CARB can't seem to leave well-enough alone. Yes, California has air-quality issues due to cars, industry and its particular geography. We certainly don't dispute that. But proposed legislation that includes random roadside checks and the imposition of smog standards on cars that were previously exempt seems wrongheaded, Left-Coast knee-jerk thinking. Apparently, part of the new rules could require testing of '66-'75 model-year vehicles, which are a staple of the aftermarket and encompass quite a few of the best-loved models in the enthusiast community.
Certainly, we in the Golden State have pollution issues, but down here at the harbor, the vast majority of the pollution is caused by antiquated setups at the Ports of Los Angeles and Long Beach. The idling diesel trucks and the ships burning dirtier-than-Xtina bunker fuel while idling either in the slips or just offshore are a massive problem.
The reality of the situation is that classic cars are a minor drop in the bucket, and as the birthplace of hot rodding, there's a historical tradition that doesn't deserve to be traded in for meaningless sops to corporate interests that will be a tiny drop in the bucket in terms of California air-quality, but a massive blow to a ton of small businesses who specialize in the restoration and modification of classics, as well as small-scale manufacturing.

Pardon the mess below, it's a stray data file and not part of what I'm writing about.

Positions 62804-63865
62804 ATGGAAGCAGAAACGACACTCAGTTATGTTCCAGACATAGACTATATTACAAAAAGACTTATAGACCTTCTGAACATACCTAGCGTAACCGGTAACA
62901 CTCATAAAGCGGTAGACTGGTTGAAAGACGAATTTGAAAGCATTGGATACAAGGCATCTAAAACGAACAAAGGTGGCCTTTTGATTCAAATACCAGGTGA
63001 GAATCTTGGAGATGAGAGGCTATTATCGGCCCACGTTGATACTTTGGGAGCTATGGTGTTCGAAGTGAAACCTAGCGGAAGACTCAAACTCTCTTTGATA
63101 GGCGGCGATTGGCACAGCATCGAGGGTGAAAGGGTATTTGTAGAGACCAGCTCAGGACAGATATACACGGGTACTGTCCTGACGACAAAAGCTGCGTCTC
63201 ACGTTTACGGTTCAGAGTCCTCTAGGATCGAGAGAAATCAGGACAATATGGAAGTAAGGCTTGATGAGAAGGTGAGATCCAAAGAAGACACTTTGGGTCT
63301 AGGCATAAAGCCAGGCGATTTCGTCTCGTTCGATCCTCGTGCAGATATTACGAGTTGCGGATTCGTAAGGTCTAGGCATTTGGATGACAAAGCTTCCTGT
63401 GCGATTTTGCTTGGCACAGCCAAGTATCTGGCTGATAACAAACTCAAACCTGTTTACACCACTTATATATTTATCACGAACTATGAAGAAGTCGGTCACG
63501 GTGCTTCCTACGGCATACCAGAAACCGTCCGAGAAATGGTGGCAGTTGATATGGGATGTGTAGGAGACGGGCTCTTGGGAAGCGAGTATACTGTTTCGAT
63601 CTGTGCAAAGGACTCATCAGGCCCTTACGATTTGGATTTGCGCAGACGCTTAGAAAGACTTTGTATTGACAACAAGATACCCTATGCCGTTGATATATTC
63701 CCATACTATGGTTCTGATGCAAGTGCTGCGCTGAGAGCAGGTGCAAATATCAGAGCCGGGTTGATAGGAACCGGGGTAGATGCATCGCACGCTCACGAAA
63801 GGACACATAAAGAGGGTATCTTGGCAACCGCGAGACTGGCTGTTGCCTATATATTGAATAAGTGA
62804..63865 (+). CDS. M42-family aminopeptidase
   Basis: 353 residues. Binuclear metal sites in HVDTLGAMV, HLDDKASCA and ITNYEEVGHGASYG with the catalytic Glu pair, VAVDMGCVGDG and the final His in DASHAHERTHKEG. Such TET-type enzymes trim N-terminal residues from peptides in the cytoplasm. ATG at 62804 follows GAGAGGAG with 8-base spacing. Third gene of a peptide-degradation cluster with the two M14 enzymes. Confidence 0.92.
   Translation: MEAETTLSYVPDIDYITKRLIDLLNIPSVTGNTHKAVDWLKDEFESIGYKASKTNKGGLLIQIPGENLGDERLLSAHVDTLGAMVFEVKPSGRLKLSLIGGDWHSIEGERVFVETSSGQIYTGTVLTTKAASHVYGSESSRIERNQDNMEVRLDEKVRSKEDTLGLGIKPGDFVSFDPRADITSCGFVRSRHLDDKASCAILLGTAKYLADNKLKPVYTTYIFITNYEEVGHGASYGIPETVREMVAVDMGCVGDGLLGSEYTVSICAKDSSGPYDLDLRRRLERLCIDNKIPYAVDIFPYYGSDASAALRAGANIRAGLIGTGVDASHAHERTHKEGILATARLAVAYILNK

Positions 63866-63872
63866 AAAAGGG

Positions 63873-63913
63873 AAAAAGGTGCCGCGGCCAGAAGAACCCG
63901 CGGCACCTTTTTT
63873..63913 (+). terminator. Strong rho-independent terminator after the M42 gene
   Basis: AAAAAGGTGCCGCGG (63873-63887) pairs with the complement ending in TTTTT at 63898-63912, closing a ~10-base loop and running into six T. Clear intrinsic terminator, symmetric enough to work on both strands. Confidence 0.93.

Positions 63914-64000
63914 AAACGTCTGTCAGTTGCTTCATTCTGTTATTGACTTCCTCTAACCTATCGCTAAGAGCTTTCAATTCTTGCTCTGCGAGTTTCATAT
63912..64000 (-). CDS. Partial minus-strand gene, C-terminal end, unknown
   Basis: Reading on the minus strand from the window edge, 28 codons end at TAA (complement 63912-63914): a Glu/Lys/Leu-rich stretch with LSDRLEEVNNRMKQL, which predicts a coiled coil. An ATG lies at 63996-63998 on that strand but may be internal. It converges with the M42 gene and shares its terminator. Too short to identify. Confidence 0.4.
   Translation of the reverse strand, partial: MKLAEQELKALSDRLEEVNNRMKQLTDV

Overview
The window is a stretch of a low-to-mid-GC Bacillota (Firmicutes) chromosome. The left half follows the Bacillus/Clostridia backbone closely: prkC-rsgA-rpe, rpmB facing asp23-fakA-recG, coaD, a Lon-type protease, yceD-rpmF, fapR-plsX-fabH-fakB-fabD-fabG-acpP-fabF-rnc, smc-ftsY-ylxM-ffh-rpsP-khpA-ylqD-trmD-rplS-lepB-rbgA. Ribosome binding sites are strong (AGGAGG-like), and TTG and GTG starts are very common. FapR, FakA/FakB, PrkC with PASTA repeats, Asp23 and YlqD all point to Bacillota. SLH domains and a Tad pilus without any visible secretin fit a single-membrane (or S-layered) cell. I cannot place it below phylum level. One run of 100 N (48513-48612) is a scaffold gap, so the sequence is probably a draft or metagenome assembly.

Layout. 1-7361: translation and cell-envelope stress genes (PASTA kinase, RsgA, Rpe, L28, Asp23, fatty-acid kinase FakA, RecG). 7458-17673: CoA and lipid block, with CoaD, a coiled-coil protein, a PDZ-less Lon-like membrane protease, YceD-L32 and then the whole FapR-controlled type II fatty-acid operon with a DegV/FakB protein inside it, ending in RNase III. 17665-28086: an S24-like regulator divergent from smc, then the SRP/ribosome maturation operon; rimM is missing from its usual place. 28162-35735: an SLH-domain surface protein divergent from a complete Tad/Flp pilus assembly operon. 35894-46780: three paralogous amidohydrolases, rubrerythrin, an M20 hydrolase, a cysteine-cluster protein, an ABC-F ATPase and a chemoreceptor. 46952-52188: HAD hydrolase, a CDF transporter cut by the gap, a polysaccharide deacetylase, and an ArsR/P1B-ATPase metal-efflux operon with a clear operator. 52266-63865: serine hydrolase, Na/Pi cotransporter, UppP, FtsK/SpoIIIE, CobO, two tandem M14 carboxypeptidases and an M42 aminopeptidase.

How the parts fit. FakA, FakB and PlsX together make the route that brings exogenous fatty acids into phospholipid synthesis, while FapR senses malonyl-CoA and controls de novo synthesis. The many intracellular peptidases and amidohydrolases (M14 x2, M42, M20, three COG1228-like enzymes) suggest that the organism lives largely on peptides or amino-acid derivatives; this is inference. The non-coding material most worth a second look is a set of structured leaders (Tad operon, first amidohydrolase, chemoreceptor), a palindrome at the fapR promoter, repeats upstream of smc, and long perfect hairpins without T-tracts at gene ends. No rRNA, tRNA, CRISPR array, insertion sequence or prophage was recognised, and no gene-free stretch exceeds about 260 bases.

We can't stand behind this type of legislation that takes advantage the lack of legal clout of small businesses and the working poor while large corporations are still allowed to slide.
I was at SEMA when Vic Edelbrock, Jr. said to a friend of his, on the occasion of Bush's day-before re-election, "Thank God. We really dodged a bullet there." It really made me never want to buy another Edelbrock product again. That said, while these new regs could hurt companies like Edelbrock, they've got a nationwide market. What it's really going to hurt are local California businesses whose contributions to our air pollution problem are frankly negligible.
You can come for our hot rods after the Hanjins of the world are stopped from belching grossness into the air over our ports. Until then, CARB, lay off. [Thanks to Scott for the heads-up.]
33 Percent of All cars in US to Fall Under CARB's Rule in 2009 [Internal]